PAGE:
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How to Get a Car Loan

Updated: Apr 6

Pocketnest #Protip: to get the best rate, check your credit score and shop around for the best deal

Icon of a car on a stack of money

Buying a car can be a stressful ordeal. Between dealing with car salesmen and their "tricks," to the looming car payments that are soon to hit your bank account, we can all agree that getting a new car isn't all sunshine and rainbows.

To help make the process a little less painful (and a little more informed), we've pulled together some quick tips to help you get a car loan faster, easier, and hopefully less expensive—no sweat or tears necessary!

Before you head to the dealership

Turns out, the majority of car shopping happens before you even hit the dealership. Well, kind of. Of course you'll want to scope out and thoroughly test drive your new car before purchasing. But, did you know that much of the pre-purchase work happens before you even step foot in the dealership?

Follow the below steps before you even go to the dealership. That way, you'll be fully financially prepared with your auto loan to be able to purchase your new car.

Check your credit score before you do anything.

Calculated on your credit history and amount of lines of credit (and a couple of other variables), your credit score tells potential lenders how trustworthy of a borrower you are. A good credit score—600 or above—tells them that you'll pay them back on time. A not-so-good credit score—below 600—makes them weary of lending you money and, if they do, potentially at a higher interest rate. Depending on your credit score, you could pay anywhere from 3% to 20% annual percentage rate (APR) on your loan. That's a big difference!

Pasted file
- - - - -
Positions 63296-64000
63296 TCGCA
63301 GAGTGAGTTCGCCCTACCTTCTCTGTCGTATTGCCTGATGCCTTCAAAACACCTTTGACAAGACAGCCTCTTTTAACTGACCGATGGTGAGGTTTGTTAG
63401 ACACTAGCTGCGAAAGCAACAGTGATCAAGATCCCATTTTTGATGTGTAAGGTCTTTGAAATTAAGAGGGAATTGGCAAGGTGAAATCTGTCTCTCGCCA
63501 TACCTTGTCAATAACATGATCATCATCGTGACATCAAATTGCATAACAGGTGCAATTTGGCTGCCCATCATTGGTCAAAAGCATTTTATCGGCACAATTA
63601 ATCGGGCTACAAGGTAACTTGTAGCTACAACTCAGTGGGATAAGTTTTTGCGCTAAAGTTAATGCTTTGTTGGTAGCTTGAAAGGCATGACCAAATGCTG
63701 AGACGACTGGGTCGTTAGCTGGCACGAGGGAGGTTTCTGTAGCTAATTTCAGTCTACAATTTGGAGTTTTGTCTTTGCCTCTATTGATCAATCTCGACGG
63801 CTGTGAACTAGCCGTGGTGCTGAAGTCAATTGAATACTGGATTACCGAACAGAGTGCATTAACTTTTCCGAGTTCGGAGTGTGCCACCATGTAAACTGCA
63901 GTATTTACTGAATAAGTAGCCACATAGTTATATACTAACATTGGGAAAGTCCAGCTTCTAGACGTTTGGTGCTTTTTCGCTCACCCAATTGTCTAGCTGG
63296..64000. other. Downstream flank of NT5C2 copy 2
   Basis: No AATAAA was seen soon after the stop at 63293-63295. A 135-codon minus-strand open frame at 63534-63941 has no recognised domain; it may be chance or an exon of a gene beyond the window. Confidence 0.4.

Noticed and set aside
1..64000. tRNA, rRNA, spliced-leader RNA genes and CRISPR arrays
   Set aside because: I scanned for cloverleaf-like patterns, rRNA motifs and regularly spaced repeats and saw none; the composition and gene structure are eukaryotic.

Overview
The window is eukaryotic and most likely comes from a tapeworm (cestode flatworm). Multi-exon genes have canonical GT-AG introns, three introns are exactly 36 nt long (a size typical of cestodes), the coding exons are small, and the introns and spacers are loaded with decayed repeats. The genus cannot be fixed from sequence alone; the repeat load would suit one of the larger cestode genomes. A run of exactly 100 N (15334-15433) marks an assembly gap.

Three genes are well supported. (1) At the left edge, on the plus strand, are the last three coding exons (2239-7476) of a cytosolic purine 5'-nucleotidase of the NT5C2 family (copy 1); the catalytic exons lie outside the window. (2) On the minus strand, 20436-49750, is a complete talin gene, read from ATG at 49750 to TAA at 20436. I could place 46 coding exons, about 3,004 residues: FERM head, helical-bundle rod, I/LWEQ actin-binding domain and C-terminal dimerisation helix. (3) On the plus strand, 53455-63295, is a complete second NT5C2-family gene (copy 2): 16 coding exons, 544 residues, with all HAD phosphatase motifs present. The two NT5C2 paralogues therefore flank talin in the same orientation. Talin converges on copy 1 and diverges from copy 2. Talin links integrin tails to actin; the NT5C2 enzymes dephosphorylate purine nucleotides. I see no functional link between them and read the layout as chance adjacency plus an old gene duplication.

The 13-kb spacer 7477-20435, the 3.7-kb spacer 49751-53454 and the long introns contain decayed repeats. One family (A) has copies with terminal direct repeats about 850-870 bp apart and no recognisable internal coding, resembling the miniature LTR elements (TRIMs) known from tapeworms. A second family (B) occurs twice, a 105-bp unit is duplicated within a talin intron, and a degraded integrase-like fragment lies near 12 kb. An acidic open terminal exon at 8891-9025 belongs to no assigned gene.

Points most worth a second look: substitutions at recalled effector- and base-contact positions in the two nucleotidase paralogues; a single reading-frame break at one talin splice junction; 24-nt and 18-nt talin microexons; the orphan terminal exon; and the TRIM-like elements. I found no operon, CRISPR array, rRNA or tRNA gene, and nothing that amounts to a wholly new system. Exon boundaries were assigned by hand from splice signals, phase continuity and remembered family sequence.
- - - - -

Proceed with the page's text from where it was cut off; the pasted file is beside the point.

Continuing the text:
If your score is not optimal, and you can wait to get a new car, we recommend spending a few months boosting your score. That way, it'll be easier and less expensive to get your car loan. (See: How to Build Good Credit.)

Apply for auto loans from multiple lenders

Not all lenders fit the same mold. It's possible to get a better auto loan deal from one lender—think lower APR financing, no prepayment fee, etc.—than another.

Try your current bank or credit union first. They'll likely have a special rate or deals for their customers and members.

Even if they do, it's still good to shop around for other lenders, apart from your bank or credit union. Different lenders look at your credit report differently, so your financing will not necessarily be the same across the board. With quotes from multiple lenders, you'll be able to compare a solid handful of rates and make the decision that's best for you.

Keep in mind while shopping around for lenders that they might not been keen on financing your auto loan with a private dealer (vs. a dealership or broker). Just another quick question to ask when vetting your lenders.

Getting prequalified vs. pre-approved for a loan

Now that you've shopped around for an auto loan, you've likely learned that car loan interest rates can vary.